An inspiration to youngsters


Penangites Chong Wei and Nicol are legends in the badminton and squash arenas.

Penangites Chong Wei and Nicol are legends in the badminton and squash arenas.

THE two icons in their respective sports – Datuk Wira Lee Chong Wei and Datuk Nicol David – have called time on their glittering career.

While squash queen Nicol has made her intention clear in February before officially retiring at the British Open in May, Chong Wei’s retirement came as a shock last month.

His mind is willing, but not his body after the nose cancer treatment.

Obviously, he has some unfinished business – to win the elusive World Championship and Olympics titles after dominating the badminton arena for years.

For umpteenth times, we were proud of seeing the Jalur Gemilang flying high, and listening to the Negaraku being played at major sporting events, thanks to these two legends from Penang.

And both of them had also dominated the Sportsman and Sportswoman awards, be it at state or national level for many years.

The nation would have seen the first Olympics gold medallist, if squash had been added to the Olympics.

I still remember the semi-final match between Nicol and Egyptian Nour El Sherbini at the Penang-CIMB 29th Women’s World Squash Championship in 2014.

Like thousands of Penangites out there, we expected to see her lift her eighth world championship title in her hometown.

With the home crowd rooting for her, Nicol was her usual confident self, smiling and waving to the crowd before the match began.

But the Egyptian was not overawed by the occasion. In the end, we walked out of the Setia SPICE Arena dejected.

At the 2016 Rio Olympics, Chong Wei was in tears on the podium with his third silver medal.

My heart sank, like many other Malaysians.

But one thing is for sure. These two icons always have the ability to unite the various races who watched the games in coffee shops and open spaces, cheering for them.

We shared their joy and agony.

Behind every success, there are always stories of determination, true grit, sweat and tears.

In sports, it’s tough to be at the top all the time.

We have seen many one-time wonders, those who win a championship but struggle to maintain their good runs.

Just ask the current national No. 1 men doubles pair Aaron Chia and Soh Wooi Yik.

After their exploit at the All-England where they finished second in March, the duo have struggled to impress since.

When you are at the top, everyone will be aiming for your scalp by studying your game.

It takes a lot of hardwork to add variety into your game, coupled with good mental strength and physical fitness level to remain in tip-top condition.

And clearly, both Chong Wei and Nicol had been there, done that.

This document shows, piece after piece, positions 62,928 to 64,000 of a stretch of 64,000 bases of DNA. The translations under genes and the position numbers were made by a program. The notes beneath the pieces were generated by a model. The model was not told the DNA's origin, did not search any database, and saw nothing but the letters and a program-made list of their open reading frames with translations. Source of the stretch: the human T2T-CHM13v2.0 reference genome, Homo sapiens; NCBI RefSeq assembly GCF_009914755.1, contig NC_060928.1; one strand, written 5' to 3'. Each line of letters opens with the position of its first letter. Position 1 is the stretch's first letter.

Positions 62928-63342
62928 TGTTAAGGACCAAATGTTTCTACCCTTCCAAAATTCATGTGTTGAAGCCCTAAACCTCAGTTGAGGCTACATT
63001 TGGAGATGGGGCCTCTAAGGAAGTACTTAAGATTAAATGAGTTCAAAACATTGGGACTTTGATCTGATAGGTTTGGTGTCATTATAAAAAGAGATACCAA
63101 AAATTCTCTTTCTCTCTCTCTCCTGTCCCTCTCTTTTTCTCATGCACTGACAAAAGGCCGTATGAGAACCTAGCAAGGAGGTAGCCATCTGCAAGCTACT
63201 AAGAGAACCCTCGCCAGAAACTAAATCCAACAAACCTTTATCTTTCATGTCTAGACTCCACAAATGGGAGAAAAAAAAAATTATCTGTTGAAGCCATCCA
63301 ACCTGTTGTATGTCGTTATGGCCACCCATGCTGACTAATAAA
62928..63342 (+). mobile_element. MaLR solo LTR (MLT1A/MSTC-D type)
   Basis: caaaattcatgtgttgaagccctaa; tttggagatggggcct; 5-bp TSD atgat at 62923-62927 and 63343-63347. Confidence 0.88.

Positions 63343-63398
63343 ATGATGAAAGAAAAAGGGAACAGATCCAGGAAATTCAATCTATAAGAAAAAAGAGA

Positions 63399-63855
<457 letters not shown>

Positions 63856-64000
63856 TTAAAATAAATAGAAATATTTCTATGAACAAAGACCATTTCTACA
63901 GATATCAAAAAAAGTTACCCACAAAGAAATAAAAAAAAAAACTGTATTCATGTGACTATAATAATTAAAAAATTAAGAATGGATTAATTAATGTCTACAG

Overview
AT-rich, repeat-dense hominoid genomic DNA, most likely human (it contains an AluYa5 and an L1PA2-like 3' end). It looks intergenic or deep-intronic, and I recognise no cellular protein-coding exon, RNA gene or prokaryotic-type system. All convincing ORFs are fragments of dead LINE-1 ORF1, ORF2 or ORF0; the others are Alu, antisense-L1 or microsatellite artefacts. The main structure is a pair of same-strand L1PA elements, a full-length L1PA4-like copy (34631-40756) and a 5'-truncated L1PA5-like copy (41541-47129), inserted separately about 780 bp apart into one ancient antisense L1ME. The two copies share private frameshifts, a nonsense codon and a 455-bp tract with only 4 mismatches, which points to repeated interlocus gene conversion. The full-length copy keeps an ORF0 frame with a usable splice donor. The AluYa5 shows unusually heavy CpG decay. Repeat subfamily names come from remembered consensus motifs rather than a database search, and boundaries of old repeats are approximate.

Nicol has eight world titles under her belt, and was the world No. 1 for 109 months consecutively from 2006 to 2015.

Chong Wei also spent 349 weeks, including a 199-week streak from 2008 to 2012 as the world No. 1.

Sport, as they say, is a cruel game. The recovery rate is slower as you grow older.

Many his age would have called it a day, but clearly Chong Wei was still at the top of his game before being hit by cancer.

Discipline could have played a part in his longevity in the sport.

It has been reported that Chong Wei had to be up by 5am every day for his routine exercises and sessions on court.

And his coach Datuk Misbun Sidek said it was a joy to guide him as he always showed the right attitude in training and had the strong desire to become a champion.

Former national doubles shuttler Lee Wan Wah, who is now the national junior coach of the Nippon Badminton Association, said it was vital to practise strict self-control and self-discipline.

He said the Japanese players would not dare to take a drink if the coach did not tell them so.

But when Malaysian players are tired, they tend to take a break to sip water. Japanese players have to wait for the coach’s green light.

Wan Wah was quoted in a news report as saying he could not fathom why they were not allowed to drink despite being tired.

“I thought that was too harsh.

“But as I grow more mature, I began to see the reason behind it. The Japanese coach wants to toughen up their players mentally,” he told Buletin Mutiara in an interview.

While we have seen the badminton icon’s biopic movie – Lee Chong Wei: Rise of the Legend, and his non-fiction book ‘Dare to be a Champion’, I hope to see the same coming from Nicol.

She has debunked the myth that sports and studies do not mix by scoring 7As in both SPM and PMR examinations.

A shining beacon like her could easily win the trust of the parents to encourage their children to take up sports.

Northern Region , pinang points